Health Problems in Rabbits
Rabbits can suffer from a range of diseases and other maladies. The following list, while not exhaustive, might help you identify health problems that your rabbits might be having. Those of us at Rabbit Web are not vets, and we strongly recommend that you check with one for professional diagnosis and treatment.
abscess: A bump on the skin of a rabbit that’s filled with pus. An abscess is a symptom of infection, which can develop in a cut or a scratch. In rabbits, an abscess is a serious condition because of the thick, tenacious nature of the pus, which can be very difficult to remove. In some cases, a bump on a rabbit’s skin is a symptom of a bacterial infection such as Pasteurellosis or a symptom of a parasitic infestation commonly called warbles.
bladder stones: See urinary stones.
bloat: See mucoid enteritis.
bloody urine: Urine that contains blood. The urine can have “frank” blood – one or more streaks of vivid red – or the urine might be pinkish or reddish in color. Bloody urine can be a symptom of a bladder infection, urinary stones, or cancer in a rabbit, particularly uterine cancer in does. Sometimes, a rabbit has a condition known as red urine, which is urine that is reddish or orangeish in color, but doesn’t actually contain blood.
blue breast: See mastitis.
b. procyonis: See roundworm.
calculi: See urinary stones.
cancer: A disease in which a proliferation of cells grow unchecked, often forming tumors and spreading throughout the body via invasion and metastasis. Cancer generally leads to death if untreated. Symptoms of cancer can vary from individual to individual, but can include lethargy, loss of appetite, weight loss, among other symptoms. Aside from uterine cancer, cancer is not as common in rabbits as it is in human beings or animals like dogs or cats.
cheyletiella: See fur mite.
coccidiosis: A protozoan infection in a rabbit’s gastrointestinal tract. One of the primary symptoms of coccidiosis is severe diarrhea (in rabbits, this often takes the form of soft or jelled droppings), which can lead to dehydration, weight loss, poor weight gain, and/or liver damage. Coccidiosis is caused by coccidia, protozoan parasites, and is usually spread from one rabbit to another through a rabbit’s excrement or through soiled food or bedding. The coccidian organism is thought by some to reside naturally in a rabbit’s digestive system without problem, but becomes more prolific when the rabbit is under stress or in crowded conditions.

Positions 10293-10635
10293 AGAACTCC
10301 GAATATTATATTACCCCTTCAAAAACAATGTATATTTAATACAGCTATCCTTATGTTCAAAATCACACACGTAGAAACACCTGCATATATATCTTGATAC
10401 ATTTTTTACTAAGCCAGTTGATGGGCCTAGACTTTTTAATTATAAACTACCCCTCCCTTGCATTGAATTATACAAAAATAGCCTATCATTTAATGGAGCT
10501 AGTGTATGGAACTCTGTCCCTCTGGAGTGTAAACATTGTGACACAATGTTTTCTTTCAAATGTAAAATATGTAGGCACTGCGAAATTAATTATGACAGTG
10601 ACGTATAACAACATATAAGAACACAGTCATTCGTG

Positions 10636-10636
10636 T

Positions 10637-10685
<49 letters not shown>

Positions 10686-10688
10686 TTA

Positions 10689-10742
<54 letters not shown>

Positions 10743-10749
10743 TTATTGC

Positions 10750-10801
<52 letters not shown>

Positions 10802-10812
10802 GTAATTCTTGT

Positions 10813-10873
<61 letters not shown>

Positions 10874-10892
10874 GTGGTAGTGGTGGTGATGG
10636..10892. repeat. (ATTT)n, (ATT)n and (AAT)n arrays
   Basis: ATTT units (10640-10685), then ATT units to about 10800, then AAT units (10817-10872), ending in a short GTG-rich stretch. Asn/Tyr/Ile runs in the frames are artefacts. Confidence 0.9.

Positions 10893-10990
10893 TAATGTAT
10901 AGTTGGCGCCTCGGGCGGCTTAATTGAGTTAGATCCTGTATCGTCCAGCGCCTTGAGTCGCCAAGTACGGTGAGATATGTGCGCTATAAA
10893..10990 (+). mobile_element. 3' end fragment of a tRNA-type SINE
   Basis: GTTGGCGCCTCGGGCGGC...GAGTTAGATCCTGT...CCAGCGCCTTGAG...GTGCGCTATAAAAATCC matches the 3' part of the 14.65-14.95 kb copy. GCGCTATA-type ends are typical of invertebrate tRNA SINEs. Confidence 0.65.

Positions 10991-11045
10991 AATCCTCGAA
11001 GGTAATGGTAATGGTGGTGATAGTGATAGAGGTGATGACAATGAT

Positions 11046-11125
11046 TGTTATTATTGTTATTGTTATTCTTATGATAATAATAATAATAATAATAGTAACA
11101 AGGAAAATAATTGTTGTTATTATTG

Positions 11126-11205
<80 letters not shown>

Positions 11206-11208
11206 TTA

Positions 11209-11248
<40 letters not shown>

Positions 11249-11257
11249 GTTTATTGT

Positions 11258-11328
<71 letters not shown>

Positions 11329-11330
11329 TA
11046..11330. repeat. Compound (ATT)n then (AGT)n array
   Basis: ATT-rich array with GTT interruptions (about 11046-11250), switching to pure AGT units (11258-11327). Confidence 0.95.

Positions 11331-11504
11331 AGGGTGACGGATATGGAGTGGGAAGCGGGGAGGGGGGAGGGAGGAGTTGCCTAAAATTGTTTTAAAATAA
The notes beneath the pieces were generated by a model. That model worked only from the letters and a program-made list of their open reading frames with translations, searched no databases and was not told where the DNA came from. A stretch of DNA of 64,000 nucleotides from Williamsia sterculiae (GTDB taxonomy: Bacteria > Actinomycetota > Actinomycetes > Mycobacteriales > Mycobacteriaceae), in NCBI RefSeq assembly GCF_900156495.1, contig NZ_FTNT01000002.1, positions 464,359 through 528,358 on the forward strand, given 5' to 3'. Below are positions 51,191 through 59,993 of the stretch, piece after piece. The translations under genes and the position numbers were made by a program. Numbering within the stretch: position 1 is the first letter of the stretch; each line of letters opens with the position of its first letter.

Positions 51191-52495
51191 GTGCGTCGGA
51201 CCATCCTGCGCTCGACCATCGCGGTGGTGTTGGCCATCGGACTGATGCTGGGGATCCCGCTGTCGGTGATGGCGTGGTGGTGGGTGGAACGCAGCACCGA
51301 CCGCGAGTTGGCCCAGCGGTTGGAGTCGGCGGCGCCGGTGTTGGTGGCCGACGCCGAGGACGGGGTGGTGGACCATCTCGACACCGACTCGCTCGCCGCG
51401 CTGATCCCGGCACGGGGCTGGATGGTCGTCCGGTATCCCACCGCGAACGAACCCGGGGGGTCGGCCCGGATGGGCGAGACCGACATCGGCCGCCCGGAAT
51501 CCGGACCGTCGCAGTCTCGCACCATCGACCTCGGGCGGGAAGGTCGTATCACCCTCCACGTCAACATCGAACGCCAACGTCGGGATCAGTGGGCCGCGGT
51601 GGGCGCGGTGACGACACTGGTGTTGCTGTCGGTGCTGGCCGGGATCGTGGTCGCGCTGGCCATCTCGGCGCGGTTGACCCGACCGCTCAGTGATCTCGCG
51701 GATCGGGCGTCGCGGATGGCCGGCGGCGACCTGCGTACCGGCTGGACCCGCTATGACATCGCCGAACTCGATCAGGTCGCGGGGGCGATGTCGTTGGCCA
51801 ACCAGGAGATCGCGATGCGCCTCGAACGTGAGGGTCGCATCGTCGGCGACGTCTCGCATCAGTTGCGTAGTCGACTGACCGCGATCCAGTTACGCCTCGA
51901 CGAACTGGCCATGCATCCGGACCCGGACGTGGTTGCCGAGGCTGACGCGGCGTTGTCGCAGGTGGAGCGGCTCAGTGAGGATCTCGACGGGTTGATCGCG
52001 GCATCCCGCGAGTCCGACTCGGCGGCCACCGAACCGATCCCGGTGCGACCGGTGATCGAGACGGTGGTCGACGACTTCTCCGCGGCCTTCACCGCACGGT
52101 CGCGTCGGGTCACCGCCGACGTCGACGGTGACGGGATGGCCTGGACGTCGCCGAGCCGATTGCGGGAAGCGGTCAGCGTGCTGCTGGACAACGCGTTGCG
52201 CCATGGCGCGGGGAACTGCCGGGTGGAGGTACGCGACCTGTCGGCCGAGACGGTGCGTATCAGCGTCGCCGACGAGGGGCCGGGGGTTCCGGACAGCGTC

cold: Like in humans, an illness of the upper respiratory system or sinuses with symptoms such as sneezing and runny nose. Sometimes, however, what appears to be a cold in a rabbit is actually a serious disease called snuffles or Pasteurellosis.
conjunctivitis: See runny eye.
diarrhea: In rabbits, diarrhea often takes the form of soft stool; droppings that are undersized and frequently strung together; or stool that is a jelled mass. Causes of diarrhea include enteritis and coccidiosis.
ear canker: A infestation of a rabbit’s ear by ear mites. Also called ear mange.
ear mite: A tiny parasite that infects the interior of a rabbit’s ear. A rabbit with ear mites might shake its head and scratch its ears frequently. The interior of the ears often has a dark crust. If untreated, the ear can become infected and turn red and sore, with a discharge. Infestation by ear mites is often called ear canker or ear mange.
enteritis: An inflammation of the intestine, due to bacterial infection. Symptoms can include constipation or diarrhea; lethargy; lack of appetite; and painful or distended abdomen. Typically, rabbits become dehydrated, which weakens them and slows down the motility of their digestive system. It’s thought that E. coli is a primary cause of enteritis. Mucoid enteritis is a common form of enteritis that tends to strike young rabbits.
epiphora: See conjunctivitis.
fly strike: An infestation of fly larvae, or maggots, in the skin of a rabbit. Flies lay their eggs in open sores on a rabbit or on skin dampened with feces or urine. The larvae burrow into the flesh, producing toxins that can induce of state of shock in the rabbit. Symptoms of fly strike include listlessness, itchy, irritated skin and, in some cases, seizures. An infestation of bot fly larvae is often called warbles.
fur mite: A tiny parasite that lives on the skin of a rabbit. Infestation by fur mites often causes flakey skin, a condition that’s called mange. A common species of fur mites is cheyletiella.
gastrointestinal (GI) stasis: A slowdown or stoppage of movement in the intestines of a rabbit. A rabbit’s gut is generally very active, and when movement stops, it causes blockages in the intestines and the buildup of harmful bacteria in the rabbit’s caecum, which will likely lead to the rabbit’s death if not treated. Symptoms of GI stasis, or gastro stasis, include lack of appetite, small droppings, and liquidy or jell-like caecotropes, or no droppings. GI stasis can occur if a rabbit doesn’t get enough crude fiber (such as from timothy hay) or water or if the rabbit stops eating altogether (often due to stress or pain).